“Security Sector Oversight in Post-Authoritarian Contexts: Protecting Democratic Consolidation from Partisan Abuse” questions whether legal and institutional design (including constitutions) can create frameworks for civilian control without the attendant danger they may pose to political pluralism – that is, to achieve civilization without politicization.
Security Sector Oversight in Post-Authoritarian Contexts: Protecting Democratic Consolidation from Partisan Abuse
Institutionalizing civilian control of the security sector (the military, police, and intelligence services) is an essential component of liberal democratic rule. But civilian control may have the perverse effect of opening the door to the partisan abuse of the security sector by the governing party to target its political opponents. In democratic transitions, this risk may threaten the consolidation of democracy itself, and pave the way to democratic authoritarianism.
The basic research question for the project is whether legal and institutional design (including constitutions) can create frameworks for civilian control without the attendant danger they may pose to political pluralism – that is, to achieve civilianization without politicization. This question is central to the constitutional transitions currently underway in the Middle East and North Africa (MENA), and has also arisen in previous constitutional transitions in other regions, especially Southern Europe, Latin America, and South Africa. But it has suffered from comparative neglect in the vast literatures on democratization, security sector reform, and national security law. Addressing this issue is of pressing importance for both the scholarly and policy communities.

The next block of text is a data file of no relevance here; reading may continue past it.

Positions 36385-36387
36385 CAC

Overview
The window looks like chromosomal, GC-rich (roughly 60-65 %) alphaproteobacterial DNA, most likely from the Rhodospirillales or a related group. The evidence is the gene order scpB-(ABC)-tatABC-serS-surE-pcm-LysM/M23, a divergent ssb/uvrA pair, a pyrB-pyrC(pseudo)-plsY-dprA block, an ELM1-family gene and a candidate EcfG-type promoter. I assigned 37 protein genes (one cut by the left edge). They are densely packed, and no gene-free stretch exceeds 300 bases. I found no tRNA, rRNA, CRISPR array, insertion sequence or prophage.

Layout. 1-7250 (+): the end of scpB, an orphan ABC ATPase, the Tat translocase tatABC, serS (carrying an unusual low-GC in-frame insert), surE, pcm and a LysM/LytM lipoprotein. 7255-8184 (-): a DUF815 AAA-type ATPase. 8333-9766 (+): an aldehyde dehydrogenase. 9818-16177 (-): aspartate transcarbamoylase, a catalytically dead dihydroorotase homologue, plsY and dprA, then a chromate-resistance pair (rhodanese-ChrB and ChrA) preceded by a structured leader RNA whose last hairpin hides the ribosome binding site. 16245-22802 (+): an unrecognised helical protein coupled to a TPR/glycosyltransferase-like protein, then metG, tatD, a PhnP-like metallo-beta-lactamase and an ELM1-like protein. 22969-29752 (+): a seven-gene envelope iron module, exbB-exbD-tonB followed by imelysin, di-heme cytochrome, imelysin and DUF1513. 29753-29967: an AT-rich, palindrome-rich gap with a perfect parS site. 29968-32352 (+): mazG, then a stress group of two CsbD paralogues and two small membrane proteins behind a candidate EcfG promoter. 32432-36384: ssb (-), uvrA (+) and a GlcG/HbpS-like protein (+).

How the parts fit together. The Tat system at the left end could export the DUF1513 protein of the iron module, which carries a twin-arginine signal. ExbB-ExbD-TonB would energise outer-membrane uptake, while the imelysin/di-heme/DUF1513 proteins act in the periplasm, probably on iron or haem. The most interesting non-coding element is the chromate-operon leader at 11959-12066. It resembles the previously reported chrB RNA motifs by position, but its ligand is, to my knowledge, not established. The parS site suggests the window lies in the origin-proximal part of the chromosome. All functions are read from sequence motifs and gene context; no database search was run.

This project will be led by Constitutional Transitions (the Center for Constitutional Transitions at the NYU School of Law) through an international network of scholars and senior policy experts from the region currently in transition – MENA – with counterparts from Latin America, Southern Europe, South Africa, North America, and Western Europe.
The work product would consist of working papers, scholarly articles, book chapters, edited volumes, and research reports. These will also be simultaneously published online on an open-source basis, in both English and Arabic, to ensure a broad regional audience and immediate public policy impact. These materials will be made available on a non-partisan basis to provide a comparative knowledge base for domestic constitutional choice in the MENA and beyond.